(LIMA, Peru) — A judge ordered the arrest of former President Ollanta Humala and his wife Thursday night as they face money laundering and conspiracy accusations tied to a construction scandal involving Brazilian company Odebrecht.
The preventative detention, which would keep Humala and his wife Nadine Heredia in jail for up to 18 months while they are investigated, came after prosecutors argued the couple could flee Peru to evade justice.
Shouts of protest could be heard in the courtroom as Judge Richard Concepcion issued his ruling.
The allegations against Humala stem from testimony by the former head of construction giant Odebrecht, who said he illegally contributed $3 million to Humala's 2011 presidential campaign. The couple is also accused of taking undeclared funds from the late Venezuelan leader Hugo Chavez during a previous, unsuccessful presidential bid.
Humala, who finished his term in 2016, never declared the contributions and prosecutors argue he and his wife conspired to hide them for personal gain.
The 55-year-old former leader, who didn't attend the hearing, has denied the charges, calling them baseless. He says he looks forward to defending himself.
As the couple drove from their home late Thursday toward the courthouse with a heavy escort, Humala said in a Tweet: "This confirms the abuse of power which we will confront in defense of our rights and those of everyone."
"We're staying here, we've even handed over our passports," Humala said during a brief meeting with reporters who had gathered for three days outside his home. "In every moment we've shown our roots and good will. But the prosecutor sees everything we do in the opposite light. I think he's been poisoned."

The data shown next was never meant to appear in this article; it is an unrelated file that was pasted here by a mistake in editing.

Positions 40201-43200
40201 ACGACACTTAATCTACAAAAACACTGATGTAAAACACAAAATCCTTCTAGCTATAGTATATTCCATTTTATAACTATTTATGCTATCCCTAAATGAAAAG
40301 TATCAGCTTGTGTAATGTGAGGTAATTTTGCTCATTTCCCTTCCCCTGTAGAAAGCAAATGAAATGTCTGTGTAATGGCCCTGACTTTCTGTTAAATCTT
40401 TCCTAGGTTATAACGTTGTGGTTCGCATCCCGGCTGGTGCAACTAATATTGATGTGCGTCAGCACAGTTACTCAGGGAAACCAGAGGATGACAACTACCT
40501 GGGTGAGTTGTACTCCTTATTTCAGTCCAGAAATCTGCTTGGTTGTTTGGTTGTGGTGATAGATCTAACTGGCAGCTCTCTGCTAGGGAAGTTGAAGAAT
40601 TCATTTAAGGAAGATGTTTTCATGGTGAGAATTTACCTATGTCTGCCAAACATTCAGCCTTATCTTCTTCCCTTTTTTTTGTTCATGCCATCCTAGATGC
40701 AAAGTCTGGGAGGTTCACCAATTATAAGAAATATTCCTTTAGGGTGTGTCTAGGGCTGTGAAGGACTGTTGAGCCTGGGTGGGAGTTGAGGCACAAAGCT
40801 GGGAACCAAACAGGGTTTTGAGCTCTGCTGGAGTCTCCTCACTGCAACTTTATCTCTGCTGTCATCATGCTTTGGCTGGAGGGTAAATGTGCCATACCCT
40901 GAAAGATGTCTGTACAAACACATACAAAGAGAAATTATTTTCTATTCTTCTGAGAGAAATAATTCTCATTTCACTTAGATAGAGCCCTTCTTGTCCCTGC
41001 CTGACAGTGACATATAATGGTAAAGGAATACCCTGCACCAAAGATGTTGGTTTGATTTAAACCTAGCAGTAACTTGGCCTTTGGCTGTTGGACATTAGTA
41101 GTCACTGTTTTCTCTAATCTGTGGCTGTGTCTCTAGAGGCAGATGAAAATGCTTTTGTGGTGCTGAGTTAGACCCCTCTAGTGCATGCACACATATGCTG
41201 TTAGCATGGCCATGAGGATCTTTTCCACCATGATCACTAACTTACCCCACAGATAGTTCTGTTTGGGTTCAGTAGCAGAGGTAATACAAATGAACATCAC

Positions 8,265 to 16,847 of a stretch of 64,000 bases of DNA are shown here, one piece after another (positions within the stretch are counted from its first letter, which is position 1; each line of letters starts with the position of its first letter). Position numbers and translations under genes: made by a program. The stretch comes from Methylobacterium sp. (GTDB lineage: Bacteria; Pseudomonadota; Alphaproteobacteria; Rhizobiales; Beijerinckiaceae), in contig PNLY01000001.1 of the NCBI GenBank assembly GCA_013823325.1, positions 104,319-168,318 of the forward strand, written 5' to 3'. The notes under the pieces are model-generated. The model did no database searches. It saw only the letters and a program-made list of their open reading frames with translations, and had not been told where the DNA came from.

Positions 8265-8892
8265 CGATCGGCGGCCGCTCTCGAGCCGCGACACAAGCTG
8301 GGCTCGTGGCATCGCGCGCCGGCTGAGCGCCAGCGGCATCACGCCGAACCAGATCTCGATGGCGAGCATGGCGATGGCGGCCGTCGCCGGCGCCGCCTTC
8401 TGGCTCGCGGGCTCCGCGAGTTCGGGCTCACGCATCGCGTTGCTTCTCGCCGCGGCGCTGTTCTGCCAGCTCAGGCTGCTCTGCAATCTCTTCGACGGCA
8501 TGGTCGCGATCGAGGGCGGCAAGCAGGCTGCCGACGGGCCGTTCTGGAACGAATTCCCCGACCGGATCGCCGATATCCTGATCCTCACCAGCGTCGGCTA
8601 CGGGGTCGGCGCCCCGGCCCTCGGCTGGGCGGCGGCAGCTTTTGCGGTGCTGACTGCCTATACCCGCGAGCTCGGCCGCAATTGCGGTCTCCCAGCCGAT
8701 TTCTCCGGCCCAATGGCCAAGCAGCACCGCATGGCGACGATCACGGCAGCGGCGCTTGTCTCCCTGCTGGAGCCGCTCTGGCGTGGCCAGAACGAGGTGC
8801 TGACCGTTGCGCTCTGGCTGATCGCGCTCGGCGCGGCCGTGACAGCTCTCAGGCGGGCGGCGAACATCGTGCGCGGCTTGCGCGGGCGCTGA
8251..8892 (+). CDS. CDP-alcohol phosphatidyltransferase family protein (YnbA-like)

The same judge previously ordered the arrest of another former Peruvian president, Alejandro Toledo, for related charges. Toledo is in the U.S. fighting attempts by Peruvian authorities to have him deported to answer the charges.
Authorities across Latin America have been moving to charge officials accused of taking some $800 million in bribes from Odebrecht. The company acknowledged the bribes when it signed a plea agreement in December with the U.S. Justice Department.
The bribes include some $29 million paid in Peru for projects built during the administrations of Toledo, Humala and former President Alan Garcia.
The same scandal has ensnared former Brazilian President Luiz Inacio Lula da Silva, who was convicted Wednesday and sentenced to almost 10 years in jail for taking gifts from another Brazilian builder who along with Odebrecht paid bribes to politicians in exchange for government contracts. He denies the accusation and will remain free while he appeals what he says are politically motivated charges.